Despite technology developments, there remain challenges to using data effectively. Nautilus Labs senior director for strategy and insights Ross Millard explains how stakeholders have different interests. “They each have different angles,” he says. “Owners control the data, but how do they use the data and share it with other stakeholders?”
He thinks the shipping industry needs to find ways to share information across multiple parties as this will be increasingly required for emissions reporting.
“We need some type of standard if we are to run efficiently as there will be emissions pressures and others will be getting involved,” says Mr Millard. “As the industry moves forward, there will be incentives to reduce emissions.” He says there needs to be a common structure for owners, charterers and managers to work together and “align their goals with the realities of the industry”.
Digital Container Shipping Association (DCSA) provides that through its guides and standardisation. Its latest development is track and trace (T&T) standards enabling most of its member carriers to offer data access through standard application programming interfaces (APIs). These provide a streamlined way for shippers to receive real-time, cross-carrier data regarding the whereabouts of their containers.
DCSA says widespread adoption of its standards will advance the industry in terms of visibility and real-time responsiveness, resulting in greater reliability and a better customer experience. DCSA T&T comprises a downloadable information model and interface standard. Container lines are behind DCSA’s initiatives.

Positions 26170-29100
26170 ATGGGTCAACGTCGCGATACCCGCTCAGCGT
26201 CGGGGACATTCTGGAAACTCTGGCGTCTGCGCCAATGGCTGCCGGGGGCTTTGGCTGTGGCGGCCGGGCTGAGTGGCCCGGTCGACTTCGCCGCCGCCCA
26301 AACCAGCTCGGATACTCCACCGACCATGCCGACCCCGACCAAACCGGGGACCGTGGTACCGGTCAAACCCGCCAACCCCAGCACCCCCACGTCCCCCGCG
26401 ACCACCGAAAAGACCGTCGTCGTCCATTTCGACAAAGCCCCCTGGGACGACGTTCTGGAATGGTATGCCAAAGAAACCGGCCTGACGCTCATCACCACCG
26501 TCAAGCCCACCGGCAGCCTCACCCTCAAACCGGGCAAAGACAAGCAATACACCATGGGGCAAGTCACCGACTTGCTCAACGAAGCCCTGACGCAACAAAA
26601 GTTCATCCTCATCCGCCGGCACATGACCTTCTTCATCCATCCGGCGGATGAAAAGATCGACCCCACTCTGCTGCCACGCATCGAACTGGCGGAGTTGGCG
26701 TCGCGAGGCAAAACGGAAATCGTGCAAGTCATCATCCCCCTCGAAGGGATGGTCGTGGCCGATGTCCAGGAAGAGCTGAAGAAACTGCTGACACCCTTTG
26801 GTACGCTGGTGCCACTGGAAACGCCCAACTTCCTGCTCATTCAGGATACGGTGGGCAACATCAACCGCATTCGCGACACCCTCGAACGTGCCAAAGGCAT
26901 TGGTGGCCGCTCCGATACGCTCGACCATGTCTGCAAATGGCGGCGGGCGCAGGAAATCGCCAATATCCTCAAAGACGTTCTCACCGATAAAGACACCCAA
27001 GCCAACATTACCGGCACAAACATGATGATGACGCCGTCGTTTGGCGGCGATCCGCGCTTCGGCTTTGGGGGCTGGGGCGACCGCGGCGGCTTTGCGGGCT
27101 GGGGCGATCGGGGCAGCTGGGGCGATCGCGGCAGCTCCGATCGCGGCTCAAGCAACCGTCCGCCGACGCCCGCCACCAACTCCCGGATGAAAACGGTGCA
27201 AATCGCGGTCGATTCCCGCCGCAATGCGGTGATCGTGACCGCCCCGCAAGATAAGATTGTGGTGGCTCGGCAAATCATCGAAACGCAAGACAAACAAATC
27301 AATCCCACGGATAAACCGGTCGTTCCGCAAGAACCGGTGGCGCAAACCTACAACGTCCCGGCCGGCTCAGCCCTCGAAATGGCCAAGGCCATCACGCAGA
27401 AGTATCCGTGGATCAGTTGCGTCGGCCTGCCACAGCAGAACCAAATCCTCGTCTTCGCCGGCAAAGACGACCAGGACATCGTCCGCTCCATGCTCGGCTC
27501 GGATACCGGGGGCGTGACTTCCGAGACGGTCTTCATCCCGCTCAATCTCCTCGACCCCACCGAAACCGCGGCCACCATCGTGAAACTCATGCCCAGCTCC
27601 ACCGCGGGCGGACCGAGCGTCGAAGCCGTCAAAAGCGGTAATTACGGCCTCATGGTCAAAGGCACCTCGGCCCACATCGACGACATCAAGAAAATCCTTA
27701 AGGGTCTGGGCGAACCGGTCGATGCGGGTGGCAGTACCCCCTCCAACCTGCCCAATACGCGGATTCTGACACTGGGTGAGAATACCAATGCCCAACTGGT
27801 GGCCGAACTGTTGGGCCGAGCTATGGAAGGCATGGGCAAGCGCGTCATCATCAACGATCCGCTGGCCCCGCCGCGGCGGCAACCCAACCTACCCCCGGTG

MSC global chief digital and information officer and chairman of the DCSA supervisory board André Simha says “While a variety of digital innovations exist in the maritime industry, MSC believes new solutions will only be fit for purpose if they can be operated across multiple carriers, service providers and geographies.”
While CMA CGM executive vice president IT, digital, SSC and transformation Nicolas Sekkaki says “DCSA digital standards will not only enable this interoperability, they will make it easier for carriers to achieve customer excellence and operational efficiency.
“But adopting standards and collaborating across the industry requires more than standards alone, it requires a cultural change in the industry which will hopefully start now.”
Yang Ming chief information officer Steven Tsao says, “With the T&T standards-based API in place, shippers will have real-time information about a container’s location and receive notification of delays.”